a logic circuit configured to receive addresses along a fuse bus, the logic circuit configured to provide a command signal to the latch bank having a level based on a value of an address on the fuse bus, wherein responsive to the command signal, the latch bank is configured to store a fuse bank address associated with the address on the fuse bus in one of the plurality of latch circuits; and
a soft post-package repair (SPPR) circuit configured to determine when an address along the fuse bus matches a latched fuse bank address provided by the latch bank and alter the address before providing the altered address along the fuse bus.
2. The apparatus of claim 1, wherein the logic circuit is an open address logic circuit configured to provide the command signal at an active level when the address along the fuse bus is associated with an open fuse bank.
3. The apparatus of claim 2, wherein the SPPR circuit is configured to determine when the address along the fuse bus matches the latched fuse bank address and provide a bad row address to the fuse bus instead of the address on the fuse bus.
4. The apparatus of claim 1, wherein the logic circuit is configured to provide the command signal at an active level when the address along the fuse bus matches a bad row address.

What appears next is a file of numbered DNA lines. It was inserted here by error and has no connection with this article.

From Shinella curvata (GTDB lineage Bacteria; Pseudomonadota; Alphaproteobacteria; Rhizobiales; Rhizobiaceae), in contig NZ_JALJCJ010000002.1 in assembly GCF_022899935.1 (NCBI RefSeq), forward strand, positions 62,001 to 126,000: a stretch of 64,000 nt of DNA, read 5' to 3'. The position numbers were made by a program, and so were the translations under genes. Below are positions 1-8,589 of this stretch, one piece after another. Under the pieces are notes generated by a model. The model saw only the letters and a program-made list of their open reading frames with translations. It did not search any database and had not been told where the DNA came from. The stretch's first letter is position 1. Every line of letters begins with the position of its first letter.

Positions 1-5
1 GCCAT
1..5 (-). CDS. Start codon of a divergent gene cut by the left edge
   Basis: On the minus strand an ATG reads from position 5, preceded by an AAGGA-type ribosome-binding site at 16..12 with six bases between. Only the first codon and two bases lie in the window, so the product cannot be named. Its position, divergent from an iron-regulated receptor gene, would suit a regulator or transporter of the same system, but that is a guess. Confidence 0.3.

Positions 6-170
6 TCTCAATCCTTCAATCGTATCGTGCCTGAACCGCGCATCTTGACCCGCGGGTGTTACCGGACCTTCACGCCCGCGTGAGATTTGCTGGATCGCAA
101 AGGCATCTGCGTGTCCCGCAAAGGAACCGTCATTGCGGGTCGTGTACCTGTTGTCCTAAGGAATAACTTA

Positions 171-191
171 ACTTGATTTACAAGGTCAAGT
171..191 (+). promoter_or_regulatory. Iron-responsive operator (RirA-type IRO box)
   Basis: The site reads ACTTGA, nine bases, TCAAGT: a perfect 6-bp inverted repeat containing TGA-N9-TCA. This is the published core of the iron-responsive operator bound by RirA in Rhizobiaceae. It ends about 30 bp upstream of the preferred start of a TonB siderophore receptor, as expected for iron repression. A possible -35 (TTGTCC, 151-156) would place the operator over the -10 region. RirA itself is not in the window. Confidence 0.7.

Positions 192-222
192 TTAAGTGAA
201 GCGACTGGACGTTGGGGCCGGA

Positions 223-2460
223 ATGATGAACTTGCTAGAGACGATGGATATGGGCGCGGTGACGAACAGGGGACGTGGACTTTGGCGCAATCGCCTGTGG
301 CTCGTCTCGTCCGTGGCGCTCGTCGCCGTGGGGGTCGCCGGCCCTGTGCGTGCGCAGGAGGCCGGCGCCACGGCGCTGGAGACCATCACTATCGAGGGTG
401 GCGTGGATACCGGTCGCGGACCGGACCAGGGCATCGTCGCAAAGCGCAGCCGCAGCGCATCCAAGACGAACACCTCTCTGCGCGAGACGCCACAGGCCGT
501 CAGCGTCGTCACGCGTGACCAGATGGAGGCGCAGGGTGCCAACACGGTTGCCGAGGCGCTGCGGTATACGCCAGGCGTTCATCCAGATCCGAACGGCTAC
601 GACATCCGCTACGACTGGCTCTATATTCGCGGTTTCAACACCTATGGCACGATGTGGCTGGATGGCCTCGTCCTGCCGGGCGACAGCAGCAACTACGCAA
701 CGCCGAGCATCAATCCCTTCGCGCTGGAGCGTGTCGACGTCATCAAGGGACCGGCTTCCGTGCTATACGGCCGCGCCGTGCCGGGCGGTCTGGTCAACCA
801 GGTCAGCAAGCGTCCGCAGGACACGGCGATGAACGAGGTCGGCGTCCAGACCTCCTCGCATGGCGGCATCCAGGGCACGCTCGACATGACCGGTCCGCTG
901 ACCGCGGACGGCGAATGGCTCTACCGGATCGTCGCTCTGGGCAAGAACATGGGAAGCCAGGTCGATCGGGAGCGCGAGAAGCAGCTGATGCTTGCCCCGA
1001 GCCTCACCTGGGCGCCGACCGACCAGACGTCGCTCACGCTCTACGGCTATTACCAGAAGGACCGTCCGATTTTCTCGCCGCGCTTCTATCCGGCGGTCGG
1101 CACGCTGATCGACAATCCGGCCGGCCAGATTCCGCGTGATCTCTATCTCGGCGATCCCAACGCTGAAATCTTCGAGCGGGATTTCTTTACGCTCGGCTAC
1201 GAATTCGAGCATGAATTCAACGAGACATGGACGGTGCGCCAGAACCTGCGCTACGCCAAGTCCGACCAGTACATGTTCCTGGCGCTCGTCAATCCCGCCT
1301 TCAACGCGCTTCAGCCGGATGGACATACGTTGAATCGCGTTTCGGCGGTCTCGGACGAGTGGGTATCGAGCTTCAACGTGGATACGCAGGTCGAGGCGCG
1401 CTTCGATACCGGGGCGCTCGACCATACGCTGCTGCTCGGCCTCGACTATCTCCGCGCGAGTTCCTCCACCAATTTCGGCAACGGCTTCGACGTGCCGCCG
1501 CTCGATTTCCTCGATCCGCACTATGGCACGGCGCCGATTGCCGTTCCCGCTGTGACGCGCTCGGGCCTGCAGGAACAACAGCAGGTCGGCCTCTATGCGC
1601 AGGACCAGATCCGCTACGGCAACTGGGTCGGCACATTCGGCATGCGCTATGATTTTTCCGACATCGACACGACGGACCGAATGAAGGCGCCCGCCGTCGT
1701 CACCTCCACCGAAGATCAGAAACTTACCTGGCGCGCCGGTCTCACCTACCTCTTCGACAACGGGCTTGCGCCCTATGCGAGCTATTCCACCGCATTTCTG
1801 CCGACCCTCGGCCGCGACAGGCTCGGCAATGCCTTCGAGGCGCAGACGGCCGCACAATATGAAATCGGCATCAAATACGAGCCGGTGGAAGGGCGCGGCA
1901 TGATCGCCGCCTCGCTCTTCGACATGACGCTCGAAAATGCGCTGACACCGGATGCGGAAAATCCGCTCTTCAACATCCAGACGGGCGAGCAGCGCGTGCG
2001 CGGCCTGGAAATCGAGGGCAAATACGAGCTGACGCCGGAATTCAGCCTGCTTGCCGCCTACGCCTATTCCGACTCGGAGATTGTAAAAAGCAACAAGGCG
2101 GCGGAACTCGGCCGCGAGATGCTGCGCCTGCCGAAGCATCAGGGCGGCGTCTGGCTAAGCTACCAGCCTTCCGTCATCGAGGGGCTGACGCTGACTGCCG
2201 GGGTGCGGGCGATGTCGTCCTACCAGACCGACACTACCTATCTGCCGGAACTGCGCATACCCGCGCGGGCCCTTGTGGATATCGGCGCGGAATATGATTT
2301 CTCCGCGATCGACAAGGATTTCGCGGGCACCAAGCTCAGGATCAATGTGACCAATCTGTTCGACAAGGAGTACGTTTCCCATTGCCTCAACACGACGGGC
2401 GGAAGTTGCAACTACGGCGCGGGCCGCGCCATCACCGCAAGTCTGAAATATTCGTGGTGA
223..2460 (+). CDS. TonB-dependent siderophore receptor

5. The apparatus of claim 4, wherein the SPPR circuit is configured to determine when the address along the fuse bus matches the latched fuse bank address and disable one or more enable bits of the address before providing it to the fuse bus.
6. The apparatus of claim 1, wherein the plurality of latch circuits comprises a primary latch circuit configured to provide a fuse bank address stored in the primary latch circuit as the latched fuse bank address to the soft post-package repair circuit.
7. The apparatus of claim 6, further comprising a count control circuit configured to count a number of SPPR operations performed by the apparatus.
8. The apparatus of claim 7, wherein the latch bank is configured to shift a most recently stored address into the primary latch circuit based on a value of the count in the count control circuit before the SPPR circuit determines if the address along the fuse bus matches the latched fuse bank address.